NEW DIGGINGS IS AN OLD DIGGINGS
About the Author
Margaret S. Carter
Born March 21, 1899 in River Falls, Wisconsin of Scandinavian immigrant parents, she was christened: Margaret Lorraine Smith. Her father, Christian Smith, came from Denmark; he conducted a band and composed songs when not barbering. Her mother, Minnie Pedersen, came from Norway. Margaret was the fourth of six children. Her brothers were Richard and Julian; her sisters were Marie, Helen, and Margaret (deceased in infancy).
She graduated from the local high school to attend River Falls Normal School (now University of Wisconsin, River Falls). After graduating with a major in English and teaching certificate, she taught at schools in Luck and New Richmond, Wisconsin, before coming to teach at Benton High School.
In 1927 she married Fremont J. Carter, a miner who was born and grew up in Leadmine. His father was born in New Diggings, and the family had lived in the lead and zinc mining region since early in the previous century.
They had three children: Richard (1928), Marlys (1829), and Laurel (1932). The family, on Sunday drives to visit relatives, passed and talked about many of the mines in the area, stopped to examine cemetery markers and old structures, and listed to accounts of past and present family activities.
She retired from teaching when her children were born, but returned during the second World War to help out at New Diggings High School. She worked there with Walter Calvert, Charles Lacke, and Jack Smythe (at different times). Students and faculty were few, so she had to teach more than English. The history course stimulated her longtime interest in the region's past.
The Junior Historical Society of New Diggings High School emerged from her new assignment. She asked the students in 1945 to gather materials with which to describe their town's colorful history. They formed, in 1947, the sixth of the state's (over 400) junior historical societies. They scoured attics to provide records which helped translate the visible traces of earlier life.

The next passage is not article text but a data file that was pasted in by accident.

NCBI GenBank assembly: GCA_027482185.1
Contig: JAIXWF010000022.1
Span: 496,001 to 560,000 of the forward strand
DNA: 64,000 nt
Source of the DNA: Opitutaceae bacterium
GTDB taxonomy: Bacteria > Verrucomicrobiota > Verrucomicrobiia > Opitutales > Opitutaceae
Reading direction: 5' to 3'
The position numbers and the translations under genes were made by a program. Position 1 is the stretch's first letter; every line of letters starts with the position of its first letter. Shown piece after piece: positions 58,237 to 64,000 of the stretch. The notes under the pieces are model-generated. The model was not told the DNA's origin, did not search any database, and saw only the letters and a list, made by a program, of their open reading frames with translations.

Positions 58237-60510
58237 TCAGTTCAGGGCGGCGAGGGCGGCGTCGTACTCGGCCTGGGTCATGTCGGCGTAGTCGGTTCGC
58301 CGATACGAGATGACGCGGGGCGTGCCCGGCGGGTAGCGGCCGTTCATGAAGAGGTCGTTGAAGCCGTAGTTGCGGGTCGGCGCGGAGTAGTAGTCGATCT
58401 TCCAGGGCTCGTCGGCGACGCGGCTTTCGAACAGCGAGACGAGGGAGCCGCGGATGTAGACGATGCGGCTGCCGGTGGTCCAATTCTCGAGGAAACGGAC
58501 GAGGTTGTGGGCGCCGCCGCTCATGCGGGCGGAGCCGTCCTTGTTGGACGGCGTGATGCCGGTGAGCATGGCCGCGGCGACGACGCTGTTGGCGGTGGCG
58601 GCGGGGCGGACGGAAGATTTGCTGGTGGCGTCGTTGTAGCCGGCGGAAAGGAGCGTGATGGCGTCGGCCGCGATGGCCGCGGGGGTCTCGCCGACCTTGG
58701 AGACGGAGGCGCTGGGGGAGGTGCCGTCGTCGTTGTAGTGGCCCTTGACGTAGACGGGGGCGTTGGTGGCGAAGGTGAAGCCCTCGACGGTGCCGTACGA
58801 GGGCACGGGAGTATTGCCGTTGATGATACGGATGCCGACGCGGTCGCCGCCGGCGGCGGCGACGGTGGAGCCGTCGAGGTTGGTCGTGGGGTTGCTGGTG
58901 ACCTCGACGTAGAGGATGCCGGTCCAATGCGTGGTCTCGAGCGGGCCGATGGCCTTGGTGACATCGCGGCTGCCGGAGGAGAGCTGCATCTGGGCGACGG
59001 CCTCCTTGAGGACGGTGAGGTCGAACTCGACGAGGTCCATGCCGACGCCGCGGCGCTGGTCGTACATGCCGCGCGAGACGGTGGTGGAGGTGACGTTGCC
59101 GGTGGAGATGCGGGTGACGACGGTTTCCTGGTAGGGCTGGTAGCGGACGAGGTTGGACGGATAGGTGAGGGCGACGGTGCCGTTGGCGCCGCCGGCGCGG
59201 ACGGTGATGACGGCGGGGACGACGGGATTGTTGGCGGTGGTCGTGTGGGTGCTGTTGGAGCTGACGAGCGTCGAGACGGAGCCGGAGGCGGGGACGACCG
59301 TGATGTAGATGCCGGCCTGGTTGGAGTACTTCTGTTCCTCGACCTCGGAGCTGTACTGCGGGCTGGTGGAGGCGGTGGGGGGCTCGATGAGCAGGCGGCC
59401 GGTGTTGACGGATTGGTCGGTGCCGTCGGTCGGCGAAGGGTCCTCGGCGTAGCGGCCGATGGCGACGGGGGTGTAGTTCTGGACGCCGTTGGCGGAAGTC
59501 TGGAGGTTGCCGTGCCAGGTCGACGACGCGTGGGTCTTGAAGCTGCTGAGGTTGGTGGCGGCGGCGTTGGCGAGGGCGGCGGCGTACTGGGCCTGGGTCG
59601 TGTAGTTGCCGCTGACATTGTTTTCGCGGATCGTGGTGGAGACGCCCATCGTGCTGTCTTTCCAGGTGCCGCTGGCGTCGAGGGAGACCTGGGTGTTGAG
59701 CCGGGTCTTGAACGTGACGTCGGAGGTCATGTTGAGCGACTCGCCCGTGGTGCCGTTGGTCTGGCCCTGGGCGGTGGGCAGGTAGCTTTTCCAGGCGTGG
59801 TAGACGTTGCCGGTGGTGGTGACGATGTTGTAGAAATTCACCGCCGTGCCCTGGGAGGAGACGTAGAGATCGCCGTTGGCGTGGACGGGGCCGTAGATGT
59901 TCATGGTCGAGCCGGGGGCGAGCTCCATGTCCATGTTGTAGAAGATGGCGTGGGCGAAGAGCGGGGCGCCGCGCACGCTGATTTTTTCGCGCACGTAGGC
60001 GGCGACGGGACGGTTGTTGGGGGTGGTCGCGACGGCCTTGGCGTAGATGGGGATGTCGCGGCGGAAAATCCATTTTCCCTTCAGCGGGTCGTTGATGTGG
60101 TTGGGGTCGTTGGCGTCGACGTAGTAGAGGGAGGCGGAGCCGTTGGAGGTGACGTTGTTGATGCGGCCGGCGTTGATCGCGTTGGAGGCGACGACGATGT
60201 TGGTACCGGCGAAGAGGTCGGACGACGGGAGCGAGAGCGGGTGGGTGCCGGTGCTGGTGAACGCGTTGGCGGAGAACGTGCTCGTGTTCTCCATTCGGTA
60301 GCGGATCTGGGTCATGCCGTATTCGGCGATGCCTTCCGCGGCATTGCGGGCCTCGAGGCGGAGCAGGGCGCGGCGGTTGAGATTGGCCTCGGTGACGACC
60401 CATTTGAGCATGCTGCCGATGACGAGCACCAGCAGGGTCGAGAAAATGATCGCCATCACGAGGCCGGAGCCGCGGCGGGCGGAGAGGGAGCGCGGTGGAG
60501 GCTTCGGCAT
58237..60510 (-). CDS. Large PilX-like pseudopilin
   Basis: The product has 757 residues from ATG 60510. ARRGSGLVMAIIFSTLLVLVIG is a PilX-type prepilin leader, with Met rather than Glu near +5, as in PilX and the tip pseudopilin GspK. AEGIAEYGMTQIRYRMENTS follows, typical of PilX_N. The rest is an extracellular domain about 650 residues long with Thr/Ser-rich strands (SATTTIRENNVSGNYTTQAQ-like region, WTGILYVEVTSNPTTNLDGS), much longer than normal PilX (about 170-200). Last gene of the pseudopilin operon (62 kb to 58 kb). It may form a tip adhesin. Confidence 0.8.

Family letters and old store accounts revealed the day-to-day lives of settlers and itinerant miners. A fabric of adventure, suffering, and courage could be woven about the relics still standing in the township: the old Masonic cemetery and lodge; the church built by Father Mazzuchelli on the hilltop, and the scattered piles of rocks and tailings from the old mines. They documented the boom-and-bust economy of the lead region, linked to the need for bullets in our country's wars. Students could delight in the knowledge that their community once enjoyed greater prominence thanChicago.
The centennial celebration in Wisconsin was approaching. She compiled, as she said in her introduction to New Diggings Is An Old Diggings, the information her students and their elders had discovered and donated. The monograph was published during the centennial year, 1948. Benton honored her by making her their centennial chairperson.
She was rewarded for her effort by the enthusiasm which greeted the monograph. It sold out and was republished. Readers also sent additional materials and information, which she used to publish another monograph in 1959: New Diggings on the Fever, 1824-1860, and on which she based articles for the Wisconsin State Historical Society's official magazine.
Her topics ranged from historic places (Natchez, Etna, Meekers Grove) to historical events (masonic gatherings), the first Wisconsin hanging -- in Iowa County). She also wrote on the value of old records for historical analysis, and she assisted the State Historical Society in several investigations.
Her productive fascination with the region's history continued until a tragic accident in Hazel Green hospital crippled her. Afterwards, she and Fremont shared their encyclopedia knowledge of the area with others, especially when offered rides through the countryside.
"This area," she said, "was the hub of the whole upper midwest."
August Derleth, the noted midwestern author, said in reviewing her second monograph that she had accomplished much and done it well. She was a serious scholar, he said, one who dedicated herself "to record history, not legendry."
Margaret S. Carter resided in Lafayette Manor, Darlington, Wisconsin. She died ?.
Preface Pages - V, VI, VII
County Coordinator Dori Leekley
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© 1997-1999 Dori Leekley
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